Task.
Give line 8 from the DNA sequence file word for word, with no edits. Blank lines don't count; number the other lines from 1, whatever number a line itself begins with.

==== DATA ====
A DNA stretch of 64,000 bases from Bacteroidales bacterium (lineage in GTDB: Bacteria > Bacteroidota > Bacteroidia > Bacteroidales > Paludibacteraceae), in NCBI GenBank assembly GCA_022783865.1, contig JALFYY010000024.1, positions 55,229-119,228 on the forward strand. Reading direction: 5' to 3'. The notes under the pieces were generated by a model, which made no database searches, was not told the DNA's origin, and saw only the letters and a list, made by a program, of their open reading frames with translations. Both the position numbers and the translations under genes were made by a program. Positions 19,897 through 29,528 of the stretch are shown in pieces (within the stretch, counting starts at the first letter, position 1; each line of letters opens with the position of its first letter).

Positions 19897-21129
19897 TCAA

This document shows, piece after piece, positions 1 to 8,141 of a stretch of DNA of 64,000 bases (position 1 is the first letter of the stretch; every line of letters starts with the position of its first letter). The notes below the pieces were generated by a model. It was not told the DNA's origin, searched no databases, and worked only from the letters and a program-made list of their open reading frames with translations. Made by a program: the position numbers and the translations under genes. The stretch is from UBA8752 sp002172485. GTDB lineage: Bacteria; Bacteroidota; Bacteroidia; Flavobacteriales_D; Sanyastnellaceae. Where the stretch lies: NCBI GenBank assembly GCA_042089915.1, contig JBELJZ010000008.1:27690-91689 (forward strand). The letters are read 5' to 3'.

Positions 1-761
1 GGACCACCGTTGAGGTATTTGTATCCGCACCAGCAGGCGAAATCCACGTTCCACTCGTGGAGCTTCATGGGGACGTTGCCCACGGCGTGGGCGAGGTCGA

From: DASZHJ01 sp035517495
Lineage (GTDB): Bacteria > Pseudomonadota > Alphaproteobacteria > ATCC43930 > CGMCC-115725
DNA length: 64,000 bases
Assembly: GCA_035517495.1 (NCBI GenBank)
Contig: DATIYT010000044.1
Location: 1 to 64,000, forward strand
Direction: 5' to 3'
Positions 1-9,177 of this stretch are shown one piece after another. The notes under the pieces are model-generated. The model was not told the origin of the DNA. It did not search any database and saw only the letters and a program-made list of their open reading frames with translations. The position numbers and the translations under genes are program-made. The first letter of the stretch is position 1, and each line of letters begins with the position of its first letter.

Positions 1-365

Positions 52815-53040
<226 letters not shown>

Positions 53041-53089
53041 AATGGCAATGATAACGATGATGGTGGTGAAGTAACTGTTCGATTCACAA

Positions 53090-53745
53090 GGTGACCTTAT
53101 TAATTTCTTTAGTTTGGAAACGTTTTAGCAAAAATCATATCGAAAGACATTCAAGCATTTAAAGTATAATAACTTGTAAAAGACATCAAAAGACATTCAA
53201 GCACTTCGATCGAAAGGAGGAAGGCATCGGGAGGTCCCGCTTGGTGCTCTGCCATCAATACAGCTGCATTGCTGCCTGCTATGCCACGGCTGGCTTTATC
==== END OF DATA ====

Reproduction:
Lineage (GTDB): Bacteria > Pseudomonadota > Alphaproteobacteria > ATCC43930 > CGMCC-115725